I want to point out that this past week, 19 Palestinians, mostly civilians, have been killed by the Israeli military. The dead include five children, an old man, and a handicapped male. Thirteen of these deaths occurred in Gaza City’s al-Shojaeya neighborhood where additionally forty Palestinians were wounded. Access to ambulances and medical staff was obstructed. Walls of some homes were destroyed. One thirty-six year old and his family were forced out of their house, ordered to take off their clothes and were then used as human shields to protect the Israeli soldiers from Palestinian resistance men confronting the forces. This use of civilians as human shields is illegal under international law.
This week, in other Palestinian areas, other children were killed and injured when Israeli forces opened fire damaging houses and hitting a hospital and school. One child was killed when forces opened fire on stone throwers.
A British journalist, James Miller, making an HBO documentary on the lives of Palestinian children in Rafah, was killed by Israeli forces though he and others had come out of a house waving a white flag and wearing vests marked “TV.”
Eighteen houses were destroyed in Rafah this week, leaving more than 100 more Palestinian civilians homeless. According to the United Nations Relief and Works Agency for Palestine Refugees, since the beginning of the current strife in 2000, 12,737 Palestinians have seen their homes demolished. A great many demolitions have occurred near Gaza’s border with Egypt where Israel is building what they call a security fence.
On May 2 Israeli military with heavy vehicles and bulldozers moved into a Gazan village and razed fifteen pieces of Palestinian land planted with wheat, onions, wild figs, and olives. Iron-roofed rooms and irrigation networks were also destroyed.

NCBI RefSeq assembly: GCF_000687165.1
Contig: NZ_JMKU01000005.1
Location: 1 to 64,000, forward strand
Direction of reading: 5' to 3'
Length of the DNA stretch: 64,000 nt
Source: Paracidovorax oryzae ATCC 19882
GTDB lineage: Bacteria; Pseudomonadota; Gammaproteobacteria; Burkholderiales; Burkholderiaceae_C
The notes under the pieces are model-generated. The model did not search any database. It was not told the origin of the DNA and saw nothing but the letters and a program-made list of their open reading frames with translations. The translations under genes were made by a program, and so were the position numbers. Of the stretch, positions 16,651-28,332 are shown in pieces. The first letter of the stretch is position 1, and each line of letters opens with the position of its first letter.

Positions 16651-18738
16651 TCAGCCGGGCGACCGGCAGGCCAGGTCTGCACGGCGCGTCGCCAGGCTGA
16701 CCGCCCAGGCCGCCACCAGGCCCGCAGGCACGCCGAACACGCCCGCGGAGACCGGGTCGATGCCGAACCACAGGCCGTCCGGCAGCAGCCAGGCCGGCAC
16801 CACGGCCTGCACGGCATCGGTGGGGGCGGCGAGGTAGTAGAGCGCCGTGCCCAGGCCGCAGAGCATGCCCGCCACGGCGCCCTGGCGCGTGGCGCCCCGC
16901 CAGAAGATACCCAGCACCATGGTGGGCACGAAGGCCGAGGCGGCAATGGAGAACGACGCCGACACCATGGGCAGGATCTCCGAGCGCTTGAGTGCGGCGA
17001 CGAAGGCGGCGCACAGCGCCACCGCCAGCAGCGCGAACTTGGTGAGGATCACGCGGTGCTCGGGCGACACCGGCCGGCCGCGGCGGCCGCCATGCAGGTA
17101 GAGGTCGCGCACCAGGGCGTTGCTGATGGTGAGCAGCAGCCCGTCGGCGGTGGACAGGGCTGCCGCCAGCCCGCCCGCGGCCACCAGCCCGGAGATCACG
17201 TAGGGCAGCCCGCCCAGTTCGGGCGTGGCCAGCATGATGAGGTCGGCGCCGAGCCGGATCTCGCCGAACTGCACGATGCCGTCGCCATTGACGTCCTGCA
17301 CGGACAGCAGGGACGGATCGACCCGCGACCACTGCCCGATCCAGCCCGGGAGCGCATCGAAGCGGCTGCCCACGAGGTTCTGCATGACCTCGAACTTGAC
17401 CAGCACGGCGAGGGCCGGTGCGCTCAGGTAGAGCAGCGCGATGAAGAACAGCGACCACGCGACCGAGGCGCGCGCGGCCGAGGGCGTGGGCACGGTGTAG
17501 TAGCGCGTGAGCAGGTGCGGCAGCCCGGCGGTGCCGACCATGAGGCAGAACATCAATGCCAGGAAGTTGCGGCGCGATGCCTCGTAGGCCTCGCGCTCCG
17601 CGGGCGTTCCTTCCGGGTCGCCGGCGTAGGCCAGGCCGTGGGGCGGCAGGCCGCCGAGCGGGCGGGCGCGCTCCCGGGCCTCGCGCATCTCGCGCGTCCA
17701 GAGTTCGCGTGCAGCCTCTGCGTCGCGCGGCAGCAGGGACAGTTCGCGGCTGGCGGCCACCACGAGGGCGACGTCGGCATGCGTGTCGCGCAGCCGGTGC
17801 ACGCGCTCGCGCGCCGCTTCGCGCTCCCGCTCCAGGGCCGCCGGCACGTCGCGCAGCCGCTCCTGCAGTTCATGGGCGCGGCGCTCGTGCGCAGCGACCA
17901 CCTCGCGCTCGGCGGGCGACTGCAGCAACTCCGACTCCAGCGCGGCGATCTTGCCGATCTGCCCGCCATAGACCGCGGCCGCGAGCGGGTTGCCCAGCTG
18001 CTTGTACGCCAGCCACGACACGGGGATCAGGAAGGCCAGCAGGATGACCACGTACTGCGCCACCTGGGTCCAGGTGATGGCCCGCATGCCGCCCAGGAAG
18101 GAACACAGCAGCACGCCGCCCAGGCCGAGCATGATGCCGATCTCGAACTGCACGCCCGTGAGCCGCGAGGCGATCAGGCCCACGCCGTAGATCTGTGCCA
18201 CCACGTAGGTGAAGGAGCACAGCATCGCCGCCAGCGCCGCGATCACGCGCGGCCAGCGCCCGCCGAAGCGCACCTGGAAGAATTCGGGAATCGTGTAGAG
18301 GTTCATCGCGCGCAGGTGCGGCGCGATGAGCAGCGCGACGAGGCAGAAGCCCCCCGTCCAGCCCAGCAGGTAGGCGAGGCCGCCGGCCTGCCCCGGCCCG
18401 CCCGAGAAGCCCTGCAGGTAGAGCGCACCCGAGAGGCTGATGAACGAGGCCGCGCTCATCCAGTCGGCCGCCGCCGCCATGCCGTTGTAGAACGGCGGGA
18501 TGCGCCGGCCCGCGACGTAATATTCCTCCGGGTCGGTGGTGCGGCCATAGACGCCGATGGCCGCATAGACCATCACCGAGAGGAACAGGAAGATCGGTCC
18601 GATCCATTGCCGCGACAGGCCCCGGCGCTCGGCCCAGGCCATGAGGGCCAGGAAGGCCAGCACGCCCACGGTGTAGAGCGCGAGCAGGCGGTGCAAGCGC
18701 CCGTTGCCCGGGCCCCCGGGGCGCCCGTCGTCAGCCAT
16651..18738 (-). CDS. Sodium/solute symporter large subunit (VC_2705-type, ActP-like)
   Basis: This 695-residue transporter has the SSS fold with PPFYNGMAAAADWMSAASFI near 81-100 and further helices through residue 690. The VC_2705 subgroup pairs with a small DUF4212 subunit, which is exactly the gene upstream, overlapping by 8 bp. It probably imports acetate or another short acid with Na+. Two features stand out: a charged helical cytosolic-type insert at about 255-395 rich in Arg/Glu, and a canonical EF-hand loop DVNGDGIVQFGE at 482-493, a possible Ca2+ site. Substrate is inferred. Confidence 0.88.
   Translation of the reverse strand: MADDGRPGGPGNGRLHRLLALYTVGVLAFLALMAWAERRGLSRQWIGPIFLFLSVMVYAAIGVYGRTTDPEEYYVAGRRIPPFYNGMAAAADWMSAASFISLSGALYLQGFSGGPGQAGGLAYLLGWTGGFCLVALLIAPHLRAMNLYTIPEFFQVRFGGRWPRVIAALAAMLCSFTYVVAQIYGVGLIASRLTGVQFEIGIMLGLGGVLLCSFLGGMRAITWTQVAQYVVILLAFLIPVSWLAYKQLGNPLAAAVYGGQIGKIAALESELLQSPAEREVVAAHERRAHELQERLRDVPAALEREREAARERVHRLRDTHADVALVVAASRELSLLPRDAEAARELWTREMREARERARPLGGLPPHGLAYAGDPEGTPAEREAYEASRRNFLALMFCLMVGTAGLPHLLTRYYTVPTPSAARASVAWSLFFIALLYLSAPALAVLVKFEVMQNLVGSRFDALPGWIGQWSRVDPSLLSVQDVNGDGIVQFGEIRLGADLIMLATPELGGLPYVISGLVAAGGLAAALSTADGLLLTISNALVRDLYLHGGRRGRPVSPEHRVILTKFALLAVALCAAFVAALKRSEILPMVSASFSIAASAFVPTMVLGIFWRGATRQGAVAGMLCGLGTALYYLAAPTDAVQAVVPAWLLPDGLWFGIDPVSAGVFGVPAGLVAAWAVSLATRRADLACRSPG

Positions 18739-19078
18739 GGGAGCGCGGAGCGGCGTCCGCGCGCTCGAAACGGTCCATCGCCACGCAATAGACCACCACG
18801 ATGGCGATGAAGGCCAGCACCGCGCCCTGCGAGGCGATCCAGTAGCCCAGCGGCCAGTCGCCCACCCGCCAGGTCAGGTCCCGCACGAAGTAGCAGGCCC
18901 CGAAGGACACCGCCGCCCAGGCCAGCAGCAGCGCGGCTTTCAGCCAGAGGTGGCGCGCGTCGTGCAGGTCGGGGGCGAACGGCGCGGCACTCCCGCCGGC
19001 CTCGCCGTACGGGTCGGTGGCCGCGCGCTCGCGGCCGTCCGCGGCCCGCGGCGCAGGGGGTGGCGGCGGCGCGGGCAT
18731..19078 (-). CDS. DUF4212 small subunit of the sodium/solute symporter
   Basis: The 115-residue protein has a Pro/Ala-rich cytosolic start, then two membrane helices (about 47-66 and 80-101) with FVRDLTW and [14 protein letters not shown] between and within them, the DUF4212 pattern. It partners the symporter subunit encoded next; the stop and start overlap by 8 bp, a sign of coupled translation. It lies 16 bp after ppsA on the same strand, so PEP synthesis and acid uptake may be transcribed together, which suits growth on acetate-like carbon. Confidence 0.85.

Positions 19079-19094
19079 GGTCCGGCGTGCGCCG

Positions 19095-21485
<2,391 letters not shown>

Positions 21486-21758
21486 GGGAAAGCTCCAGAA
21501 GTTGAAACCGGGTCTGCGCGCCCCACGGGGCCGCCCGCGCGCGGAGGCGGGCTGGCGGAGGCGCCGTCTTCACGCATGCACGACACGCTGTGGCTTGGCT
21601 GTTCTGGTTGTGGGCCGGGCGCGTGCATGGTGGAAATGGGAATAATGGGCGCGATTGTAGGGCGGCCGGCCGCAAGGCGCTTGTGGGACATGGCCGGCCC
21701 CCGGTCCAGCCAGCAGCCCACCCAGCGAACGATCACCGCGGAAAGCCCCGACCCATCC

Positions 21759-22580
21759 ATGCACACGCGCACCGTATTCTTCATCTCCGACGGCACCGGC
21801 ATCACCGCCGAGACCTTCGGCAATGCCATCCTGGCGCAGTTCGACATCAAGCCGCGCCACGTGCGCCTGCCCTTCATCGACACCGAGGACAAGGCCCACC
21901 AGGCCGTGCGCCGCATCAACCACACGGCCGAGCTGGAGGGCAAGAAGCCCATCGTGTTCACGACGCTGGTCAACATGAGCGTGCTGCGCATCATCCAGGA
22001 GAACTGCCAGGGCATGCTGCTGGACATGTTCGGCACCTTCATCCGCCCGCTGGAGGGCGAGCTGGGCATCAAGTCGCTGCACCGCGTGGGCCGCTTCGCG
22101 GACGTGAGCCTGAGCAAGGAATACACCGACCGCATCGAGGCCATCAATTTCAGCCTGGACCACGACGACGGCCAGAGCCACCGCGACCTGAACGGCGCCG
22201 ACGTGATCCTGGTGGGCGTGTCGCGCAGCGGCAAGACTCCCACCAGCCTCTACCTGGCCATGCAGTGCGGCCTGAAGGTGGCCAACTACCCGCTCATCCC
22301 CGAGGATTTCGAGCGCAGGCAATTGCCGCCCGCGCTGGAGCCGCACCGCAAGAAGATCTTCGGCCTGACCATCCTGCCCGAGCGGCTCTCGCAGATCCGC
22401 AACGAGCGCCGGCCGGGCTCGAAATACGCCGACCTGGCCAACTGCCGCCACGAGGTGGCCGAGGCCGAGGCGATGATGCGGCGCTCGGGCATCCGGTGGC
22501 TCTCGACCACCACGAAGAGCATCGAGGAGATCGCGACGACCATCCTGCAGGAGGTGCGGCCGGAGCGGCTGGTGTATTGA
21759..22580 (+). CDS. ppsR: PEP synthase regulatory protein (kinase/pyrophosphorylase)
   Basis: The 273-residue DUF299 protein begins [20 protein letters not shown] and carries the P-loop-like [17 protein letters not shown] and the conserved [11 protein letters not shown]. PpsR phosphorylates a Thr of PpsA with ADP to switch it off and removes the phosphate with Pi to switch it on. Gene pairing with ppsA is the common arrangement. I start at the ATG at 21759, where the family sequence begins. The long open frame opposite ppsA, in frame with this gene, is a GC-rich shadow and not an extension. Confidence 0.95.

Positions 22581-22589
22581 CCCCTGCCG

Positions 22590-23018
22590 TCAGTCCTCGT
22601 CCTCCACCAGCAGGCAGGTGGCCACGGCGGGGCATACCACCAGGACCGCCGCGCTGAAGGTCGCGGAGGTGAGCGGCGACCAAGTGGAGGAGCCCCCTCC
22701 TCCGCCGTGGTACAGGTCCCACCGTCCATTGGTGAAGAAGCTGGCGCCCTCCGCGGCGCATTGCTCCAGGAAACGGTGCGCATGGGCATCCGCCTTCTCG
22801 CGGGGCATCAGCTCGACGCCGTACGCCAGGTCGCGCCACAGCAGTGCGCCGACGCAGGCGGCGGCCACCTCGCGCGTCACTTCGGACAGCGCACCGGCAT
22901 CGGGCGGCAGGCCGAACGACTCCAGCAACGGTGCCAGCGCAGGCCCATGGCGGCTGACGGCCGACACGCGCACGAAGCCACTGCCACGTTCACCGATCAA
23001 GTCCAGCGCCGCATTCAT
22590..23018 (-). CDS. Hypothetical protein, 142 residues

These occurrences of the past week are not unique. They happen day after day in Palestine.
I do not need to point out, because you all know, that there are suicide bombings in Israel. These are horrible, indiscriminate, illegal acts of violence. Though there is no balance of power between the Israeli and Palestinian people, the fear is very real on both sides. The violence, however, inside Israel is a direct result of the 36 year occupation of Palestine and of the ongoing abuse of Palestinian human rights. There are no home demolitions in Israel, no gardens and orchards destroyed there, no wells and cisterns damaged and water taken away, no land taken away to create settlements, roads, and apartheid walls.
We in America see the horror of the suicide bombings. We seem to see much less of the ongoing violence against the Palestinian people. Our blindness is an enormous contributing factor to this problem. We need to remember that as we have watched the deaths of some of the 773 Israelis who have died since September 2000, that there have also been 2,298 Palestinian deaths. In this booklet now dedicated to Rachel – are the names and some of faces of the children who have died since September 2000 – Israeli, Palestinian. We need to remember them all.